Category

Legal News

Announcing Jesse Salazar as Gilson Daub Partner

By | Legal News | No Comments
Gilson Daub is proud to announce the promotion of Jesse Salazar to Partner for his work in growing our firm, leading our team, and serving our clients.

Jesse has been an attorney with Gilson Daub since 2014 and has developed an exceptional reputation as an aggressive and professional litigator. Mr. Salazar has recently been serving the firm as the managing attorney of the Gilson Daub Orange County and Pasadena offices. He has developed strong relationships with Gilson Daub clients and has built an outstanding team of talented attorneys. Jesse’s work has also contributed to Gilson Daub’s ongoing growth and success throughout California.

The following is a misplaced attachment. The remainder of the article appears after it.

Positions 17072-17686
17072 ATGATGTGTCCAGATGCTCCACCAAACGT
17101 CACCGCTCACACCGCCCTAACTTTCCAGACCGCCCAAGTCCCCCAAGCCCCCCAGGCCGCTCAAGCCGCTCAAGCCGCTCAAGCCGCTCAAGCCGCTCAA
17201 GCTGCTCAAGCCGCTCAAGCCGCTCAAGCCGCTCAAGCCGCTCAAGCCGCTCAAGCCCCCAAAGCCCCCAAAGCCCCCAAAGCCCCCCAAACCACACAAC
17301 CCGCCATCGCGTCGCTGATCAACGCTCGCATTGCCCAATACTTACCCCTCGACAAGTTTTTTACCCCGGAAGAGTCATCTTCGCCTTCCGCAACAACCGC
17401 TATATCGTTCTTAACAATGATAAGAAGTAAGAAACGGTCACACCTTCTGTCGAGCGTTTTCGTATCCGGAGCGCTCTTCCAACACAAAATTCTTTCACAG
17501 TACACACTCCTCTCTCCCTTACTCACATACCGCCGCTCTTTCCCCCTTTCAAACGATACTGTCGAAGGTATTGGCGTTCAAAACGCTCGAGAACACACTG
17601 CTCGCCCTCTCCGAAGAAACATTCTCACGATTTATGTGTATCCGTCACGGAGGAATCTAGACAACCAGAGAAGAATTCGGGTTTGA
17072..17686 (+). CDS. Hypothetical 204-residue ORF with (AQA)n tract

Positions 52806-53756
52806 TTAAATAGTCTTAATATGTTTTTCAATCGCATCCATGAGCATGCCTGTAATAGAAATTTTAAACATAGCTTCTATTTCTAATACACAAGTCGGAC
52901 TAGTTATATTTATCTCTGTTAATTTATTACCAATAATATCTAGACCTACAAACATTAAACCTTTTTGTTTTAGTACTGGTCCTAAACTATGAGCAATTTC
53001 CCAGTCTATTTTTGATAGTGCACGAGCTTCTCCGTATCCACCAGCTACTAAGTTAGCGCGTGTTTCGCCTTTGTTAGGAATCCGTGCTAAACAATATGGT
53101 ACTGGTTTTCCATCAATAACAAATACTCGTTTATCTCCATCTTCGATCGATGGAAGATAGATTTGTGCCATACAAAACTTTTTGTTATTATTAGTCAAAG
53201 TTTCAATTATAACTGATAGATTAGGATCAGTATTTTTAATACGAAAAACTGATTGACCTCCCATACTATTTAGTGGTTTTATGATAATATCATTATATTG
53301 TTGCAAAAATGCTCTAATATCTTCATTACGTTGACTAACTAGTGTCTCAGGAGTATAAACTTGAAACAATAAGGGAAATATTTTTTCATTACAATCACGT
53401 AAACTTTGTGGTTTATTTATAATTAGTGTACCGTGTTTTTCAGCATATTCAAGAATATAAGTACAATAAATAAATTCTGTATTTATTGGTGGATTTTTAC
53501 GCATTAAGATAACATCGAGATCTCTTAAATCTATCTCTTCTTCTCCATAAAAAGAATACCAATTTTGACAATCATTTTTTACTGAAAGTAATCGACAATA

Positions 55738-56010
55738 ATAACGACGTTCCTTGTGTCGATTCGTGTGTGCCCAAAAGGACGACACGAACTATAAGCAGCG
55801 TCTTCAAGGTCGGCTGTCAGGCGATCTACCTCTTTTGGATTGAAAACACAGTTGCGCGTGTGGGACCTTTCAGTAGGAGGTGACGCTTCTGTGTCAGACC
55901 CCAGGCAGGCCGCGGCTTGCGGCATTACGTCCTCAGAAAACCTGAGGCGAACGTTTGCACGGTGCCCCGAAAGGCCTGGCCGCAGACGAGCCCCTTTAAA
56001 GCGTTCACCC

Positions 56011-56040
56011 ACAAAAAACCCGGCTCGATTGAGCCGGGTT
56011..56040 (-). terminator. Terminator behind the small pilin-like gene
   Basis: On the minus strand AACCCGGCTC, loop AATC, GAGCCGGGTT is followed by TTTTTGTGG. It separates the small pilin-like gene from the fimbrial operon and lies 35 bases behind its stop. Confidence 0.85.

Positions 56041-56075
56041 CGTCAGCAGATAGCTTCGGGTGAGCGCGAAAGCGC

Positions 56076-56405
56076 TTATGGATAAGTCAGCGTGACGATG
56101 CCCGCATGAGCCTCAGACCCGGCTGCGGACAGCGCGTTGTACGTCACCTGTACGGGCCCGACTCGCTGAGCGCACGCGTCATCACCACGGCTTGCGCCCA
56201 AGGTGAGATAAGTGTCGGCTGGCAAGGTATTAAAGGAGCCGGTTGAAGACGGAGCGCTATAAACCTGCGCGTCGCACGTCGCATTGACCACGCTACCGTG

“Jesse is a highly skilled lawyer with extensive experience in workers’ compensation defense,” said Senior Partner, Brent Daub. “We congratulate Jesse on his achievements and I am confident of his continued success as he helps lead the firm as a partner.”

The partners at Gilson Daub provide a shining example of the model standard of professionalism and client-centric devotion to excellence. Jesse’s addition to the team will help Gilson Daub continue to become the firm that clients prefer and employees are proud of.

Gilson Daub is a nationally recognized law firm serving the insurance and business communities in the practice areas of workers’ compensation defense, subrogation recovery, and general liability in California, Nevada, Hawaii, Arizona, Kansas, and Missouri. Gilson Daub’s experienced local attorneys and talented support staff place clients first and provide innovative litigation solutions that offer the best resolution possible.